Energy and water are mutually dependent, limited resources that are critical to the development and economic stability of the United States. Energy production requires large volumes of water, and water treatment and distribution requires large amounts of energy. In 2010, water and wastewater treatment accounted for roughly 1.8% of total electricity use in the United States, which corresponded to 69 TWh per year or, in terms of power-generating capacity, over 7.8 GW. Population growth and climate change will result in increased demand on these limited resources, making them not sustainable at present use levels.
In recent years, both forward osmosis (FO) and membrane distillation (MD) have garnered significant attention as next-generation water desalination and reuse technologies with the potential to significantly reduce the energy cost associated with wastewater treatment. Critical technical hurdles and lack of operational understanding, however, have limited development of these individual technologies beyond the laboratory scale. In FO, a draw solution that produces high osmotic pressure but is still easily separable is a major challenge limiting the applicability of this process. The use of MD has been limited by membrane flooding due to oily and surfactant like compounds in industrial wastewaters and the transfer of volatile compounds across the membrane. Combining these technologies in a hybrid process overcomes their individual limitations, while exploiting the benefits of each. Effectively the FO unit pretreats the resulting diluted FO draw solution that is sent to the MD for regeneration via low-grade heat and product water recovery. The regenerated (re-concentrated) draw solution is then recycled to the FO unit. A key advantage of MD is that it is not limited by feed-solution osmotic backpressure, making it ideal for regenerating high-osmotic-pressure FO draw solutions. This, in turn, leads to strong potential for the integrated FO/MD process to treat high-salinity wastewaters that are difficult to treat economically by conventional technologies. The product water leaving the MD unit will be extremely high quality and directly suitable for reuse.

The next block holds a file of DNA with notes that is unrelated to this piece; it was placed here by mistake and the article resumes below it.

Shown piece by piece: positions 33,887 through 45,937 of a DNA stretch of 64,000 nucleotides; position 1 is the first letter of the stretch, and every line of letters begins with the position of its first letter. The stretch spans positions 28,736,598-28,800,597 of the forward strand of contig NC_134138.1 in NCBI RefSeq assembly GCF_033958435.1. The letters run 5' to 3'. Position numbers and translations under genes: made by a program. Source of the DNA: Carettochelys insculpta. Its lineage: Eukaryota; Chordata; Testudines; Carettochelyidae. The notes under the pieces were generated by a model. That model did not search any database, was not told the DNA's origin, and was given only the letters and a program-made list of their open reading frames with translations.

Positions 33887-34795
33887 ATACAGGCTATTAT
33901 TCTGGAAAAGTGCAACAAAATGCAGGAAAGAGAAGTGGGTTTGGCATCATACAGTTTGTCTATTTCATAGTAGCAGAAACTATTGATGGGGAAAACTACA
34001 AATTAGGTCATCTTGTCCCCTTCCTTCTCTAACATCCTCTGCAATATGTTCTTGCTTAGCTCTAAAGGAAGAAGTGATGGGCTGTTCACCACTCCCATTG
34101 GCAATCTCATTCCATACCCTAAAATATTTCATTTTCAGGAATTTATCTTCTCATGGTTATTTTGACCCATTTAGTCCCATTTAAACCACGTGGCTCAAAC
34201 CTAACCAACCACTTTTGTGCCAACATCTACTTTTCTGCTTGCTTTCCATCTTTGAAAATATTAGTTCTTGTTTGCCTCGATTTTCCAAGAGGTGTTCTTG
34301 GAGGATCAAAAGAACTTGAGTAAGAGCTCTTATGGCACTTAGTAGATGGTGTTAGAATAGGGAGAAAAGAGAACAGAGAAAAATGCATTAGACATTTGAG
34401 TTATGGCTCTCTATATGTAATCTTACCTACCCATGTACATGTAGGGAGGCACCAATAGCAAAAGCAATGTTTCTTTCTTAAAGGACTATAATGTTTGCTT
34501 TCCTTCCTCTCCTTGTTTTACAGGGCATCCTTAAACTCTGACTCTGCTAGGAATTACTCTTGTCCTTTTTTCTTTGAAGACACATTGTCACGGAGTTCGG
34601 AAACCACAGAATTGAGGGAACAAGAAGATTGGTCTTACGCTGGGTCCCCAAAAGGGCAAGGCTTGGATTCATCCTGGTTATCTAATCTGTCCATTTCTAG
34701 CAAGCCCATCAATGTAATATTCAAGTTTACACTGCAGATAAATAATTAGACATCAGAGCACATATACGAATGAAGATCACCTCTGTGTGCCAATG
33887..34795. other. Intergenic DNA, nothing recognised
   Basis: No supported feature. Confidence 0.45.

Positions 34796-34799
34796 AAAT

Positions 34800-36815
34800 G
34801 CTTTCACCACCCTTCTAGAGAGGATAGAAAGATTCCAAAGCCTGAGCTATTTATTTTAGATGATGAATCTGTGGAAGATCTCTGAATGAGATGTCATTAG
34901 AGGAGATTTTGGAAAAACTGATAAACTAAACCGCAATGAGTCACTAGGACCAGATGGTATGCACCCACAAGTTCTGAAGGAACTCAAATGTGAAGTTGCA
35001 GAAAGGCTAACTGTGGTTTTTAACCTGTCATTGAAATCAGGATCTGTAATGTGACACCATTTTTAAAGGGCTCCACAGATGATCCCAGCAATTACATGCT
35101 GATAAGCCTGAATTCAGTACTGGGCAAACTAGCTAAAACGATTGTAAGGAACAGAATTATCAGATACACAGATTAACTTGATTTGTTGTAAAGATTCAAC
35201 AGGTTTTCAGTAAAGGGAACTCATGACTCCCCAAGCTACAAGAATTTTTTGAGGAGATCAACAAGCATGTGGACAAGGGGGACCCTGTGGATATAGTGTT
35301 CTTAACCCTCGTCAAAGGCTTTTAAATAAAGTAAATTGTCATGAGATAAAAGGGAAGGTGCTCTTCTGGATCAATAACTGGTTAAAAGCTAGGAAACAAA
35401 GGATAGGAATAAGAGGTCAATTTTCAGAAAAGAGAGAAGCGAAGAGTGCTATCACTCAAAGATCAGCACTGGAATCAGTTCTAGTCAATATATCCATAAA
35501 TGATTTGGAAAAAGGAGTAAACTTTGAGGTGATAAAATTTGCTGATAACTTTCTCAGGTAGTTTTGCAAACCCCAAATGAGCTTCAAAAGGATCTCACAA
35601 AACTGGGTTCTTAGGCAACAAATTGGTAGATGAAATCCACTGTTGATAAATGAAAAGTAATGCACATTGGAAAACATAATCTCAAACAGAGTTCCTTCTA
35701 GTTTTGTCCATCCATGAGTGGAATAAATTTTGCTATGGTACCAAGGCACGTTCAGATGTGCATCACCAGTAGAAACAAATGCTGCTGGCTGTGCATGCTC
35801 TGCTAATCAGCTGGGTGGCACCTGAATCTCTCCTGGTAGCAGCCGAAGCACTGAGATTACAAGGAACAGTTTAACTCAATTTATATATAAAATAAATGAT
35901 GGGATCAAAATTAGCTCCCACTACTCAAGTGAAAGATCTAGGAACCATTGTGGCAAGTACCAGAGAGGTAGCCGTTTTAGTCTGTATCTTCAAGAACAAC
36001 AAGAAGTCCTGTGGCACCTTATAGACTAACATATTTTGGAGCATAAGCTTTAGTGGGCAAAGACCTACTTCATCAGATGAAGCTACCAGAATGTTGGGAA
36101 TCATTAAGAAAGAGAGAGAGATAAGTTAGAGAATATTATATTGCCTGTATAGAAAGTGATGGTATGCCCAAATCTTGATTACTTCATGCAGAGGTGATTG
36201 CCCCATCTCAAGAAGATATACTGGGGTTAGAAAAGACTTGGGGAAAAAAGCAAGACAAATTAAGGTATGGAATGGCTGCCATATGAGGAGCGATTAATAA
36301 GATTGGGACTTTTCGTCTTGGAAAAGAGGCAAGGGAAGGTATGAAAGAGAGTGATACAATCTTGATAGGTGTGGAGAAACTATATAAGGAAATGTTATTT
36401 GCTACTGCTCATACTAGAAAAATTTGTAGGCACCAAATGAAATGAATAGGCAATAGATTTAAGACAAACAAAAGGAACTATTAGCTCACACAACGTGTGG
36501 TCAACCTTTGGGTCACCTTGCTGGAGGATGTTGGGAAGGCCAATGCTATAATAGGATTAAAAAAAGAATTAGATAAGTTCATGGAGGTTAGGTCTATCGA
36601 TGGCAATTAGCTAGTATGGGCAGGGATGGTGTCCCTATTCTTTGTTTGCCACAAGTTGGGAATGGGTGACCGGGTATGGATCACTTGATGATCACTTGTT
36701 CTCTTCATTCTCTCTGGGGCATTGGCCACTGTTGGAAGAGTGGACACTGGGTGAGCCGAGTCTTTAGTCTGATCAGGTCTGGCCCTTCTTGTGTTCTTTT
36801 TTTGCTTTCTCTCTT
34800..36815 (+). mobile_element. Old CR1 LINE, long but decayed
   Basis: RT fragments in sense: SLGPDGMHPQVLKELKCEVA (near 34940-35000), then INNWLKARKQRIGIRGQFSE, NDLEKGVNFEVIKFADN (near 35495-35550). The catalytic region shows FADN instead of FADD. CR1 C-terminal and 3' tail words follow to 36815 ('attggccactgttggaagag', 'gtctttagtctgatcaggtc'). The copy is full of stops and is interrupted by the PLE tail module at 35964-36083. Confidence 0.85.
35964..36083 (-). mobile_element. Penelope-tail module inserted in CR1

With funding from the U.S. Department of Energy, RTI, in collaboration with industrial partner Veolia, has developed an integrated FO/MD process from lab to small pilot scale. In this presentation, pilot-scale testing efforts of this process technology with real industrial wastewater will be presented. Process performance data obtained on full-size FO and MD membrane modules as well as lessons learned from piloting scale-up and best application areas for the technology will be discussed.